Make the second “This” icing with milk, sugar, and dates. Ice the tops of layers.

Make the first “This” icing with cream cheese. Ice the sides of the cake.

My experience: Do not try to slice in wedges. The candy icing hardens/sets and can make slicing difficult.

Instead, bisect the cake—a bread knife and a light touch can help—and then make cuts perpendicular to the cross cut. (The icing might have hardened because I cooked it too long. But I think it’s supposed to set that way. Like divinity does when the humidity is low.)

I’ve seen similar recipes online, but none looks like it would match this beast. Combine three layers of light, velvety cake with two kinds of icing, and the end product is simply devastating.

The Tomato Soup Cake recipe is included in a cookbook published by the Fentress Volunteer Fire Department Auxiliary (or maybe it was the church?) in the 1970s or ’80s. I don’t have my copy any more, so I can’t verify, but one of the ingredients may have been recorded incorrectly. I seem to remember—lots of my memories are wispy these days—using it and coming out with an unexpected result.

According to WorldCat, The Household Searchlight Recipe Book is housed in the collections of the Turpin Library (Dallas Theological Seminary, Dallas, TX), the Texas Woman’s University Library (Denton, TX), the Marfa Public Library (Marfa, TX), the Alcorn State University Library (Lorman, MS), the Perry Memorial Library (Perryton, TX), and the Conway Springs City Library (Conway Springs, KS).

It receives excellent reviews on Goodreads. Various editions are available on Amazon.

***

*I haven’t baked much of anything since the 1980s.

D Is for Stinky, Ruffy, and a Dollop of Muggs*: #atozchallenge

Probably no one man should have as many dogs in his life as I have had, but there was more pleasure than distress in them for me except in the case of an Airedale named Muggs. He gave me more trouble than all the other fifty-four or -five put together, although my moment of keenest embarrassment was the time a Scotch terrier named Jeannie, who had just had six puppies in the clothes closet of a fourth floor apartment in New York, had the unexpected seventh and last at the corner of Eleventh Street and Fifth Avenue during a walk she had insisted on taking.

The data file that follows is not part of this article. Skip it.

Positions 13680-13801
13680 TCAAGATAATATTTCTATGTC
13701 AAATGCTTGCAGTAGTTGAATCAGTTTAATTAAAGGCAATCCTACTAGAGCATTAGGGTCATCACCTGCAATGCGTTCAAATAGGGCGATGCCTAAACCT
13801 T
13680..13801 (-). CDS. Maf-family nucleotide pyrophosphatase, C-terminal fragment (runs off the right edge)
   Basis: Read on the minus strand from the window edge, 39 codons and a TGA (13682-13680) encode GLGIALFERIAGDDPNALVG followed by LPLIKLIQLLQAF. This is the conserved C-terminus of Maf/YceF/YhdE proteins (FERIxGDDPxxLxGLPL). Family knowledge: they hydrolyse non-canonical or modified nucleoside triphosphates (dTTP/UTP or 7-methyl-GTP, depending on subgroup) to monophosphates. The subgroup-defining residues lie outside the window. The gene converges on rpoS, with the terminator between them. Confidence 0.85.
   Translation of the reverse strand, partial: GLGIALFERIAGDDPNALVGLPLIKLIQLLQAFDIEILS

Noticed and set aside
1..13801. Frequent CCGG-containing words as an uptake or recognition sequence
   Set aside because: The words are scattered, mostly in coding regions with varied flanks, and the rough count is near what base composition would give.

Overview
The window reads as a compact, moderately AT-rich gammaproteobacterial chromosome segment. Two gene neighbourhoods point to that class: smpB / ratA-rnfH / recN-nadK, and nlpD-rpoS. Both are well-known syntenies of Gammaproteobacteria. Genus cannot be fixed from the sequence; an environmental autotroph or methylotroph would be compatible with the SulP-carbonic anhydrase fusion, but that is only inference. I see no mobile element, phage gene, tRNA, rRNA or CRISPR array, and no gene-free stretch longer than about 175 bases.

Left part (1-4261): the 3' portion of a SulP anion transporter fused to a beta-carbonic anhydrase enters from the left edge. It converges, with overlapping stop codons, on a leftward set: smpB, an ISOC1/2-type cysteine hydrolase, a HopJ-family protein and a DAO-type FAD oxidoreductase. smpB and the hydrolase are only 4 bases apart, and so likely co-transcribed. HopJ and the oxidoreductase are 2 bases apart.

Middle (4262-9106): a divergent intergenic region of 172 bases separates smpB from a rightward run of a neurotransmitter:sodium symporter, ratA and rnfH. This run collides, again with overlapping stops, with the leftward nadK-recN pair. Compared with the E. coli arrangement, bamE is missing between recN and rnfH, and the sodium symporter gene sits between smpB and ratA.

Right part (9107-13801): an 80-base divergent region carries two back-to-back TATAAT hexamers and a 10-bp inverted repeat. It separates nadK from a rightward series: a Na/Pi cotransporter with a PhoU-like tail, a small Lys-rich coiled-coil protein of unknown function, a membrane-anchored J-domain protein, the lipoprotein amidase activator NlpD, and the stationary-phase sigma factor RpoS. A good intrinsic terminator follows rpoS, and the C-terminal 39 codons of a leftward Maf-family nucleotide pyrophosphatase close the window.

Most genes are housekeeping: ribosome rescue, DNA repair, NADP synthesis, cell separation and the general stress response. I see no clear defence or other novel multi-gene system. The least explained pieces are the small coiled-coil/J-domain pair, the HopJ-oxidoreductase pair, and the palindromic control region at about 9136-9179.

~ James Thurber, “The Dog That Bit People”

 

Now you would probably rather read “The Dog That Bit People” instead of the rest of this post, and so would I, but bear with me for the next few paragraphs and then you can do what you want.

The Muggs James Thurber references was a “big, burly, choleric” Airedale who acted as if Thurber wasn’t one of the family. “There was a slight advantage in being one of the family, for he didn’t bite the family as often as he bit strangers.” Over the years, he bit everyone but Thurber’s mother, “and he made a pass at her once but missed.” Mrs. Thurber felt sorry for Muggs and often said, “He’s not strong.” Thurber says, ” [B]ut that was inaccurate; he may not have been well but he was terribly strong.” He was also sorry after he bit someone, she said, but Thurber observed he didn’t act sorry either. Mrs. Thurber’s philosophy was, “If you didn’t think he would bite you, he wouldn’t,” but the ice man didn’t buy it. “Once when Muggs bit Mrs. Rufus Sturtevant and again when he bit Lieutenant-Governor Malloy” she told the cops “that it hadn’t been Muggs’ fault but the fault of the people who were bitten. ‘When he starts for them, they scream,’ she explained, ‘and that excites him.'” The time he emerged from under the couch and bit elderly Mrs. Detweiler, Mrs. Thurber said it was just a bruise and, “He just bumped you,” but “Mrs. Detweiler left the house in a nasty state of mind.”

I met Muggs and got to know him intimately (practice, practice, practice) for a high school prose reading competition, and I’ve loved him ever since.

Well, enough. If you want to read the story, here’s the link, but I hope you’ll wait till I’ve told you about my dogs.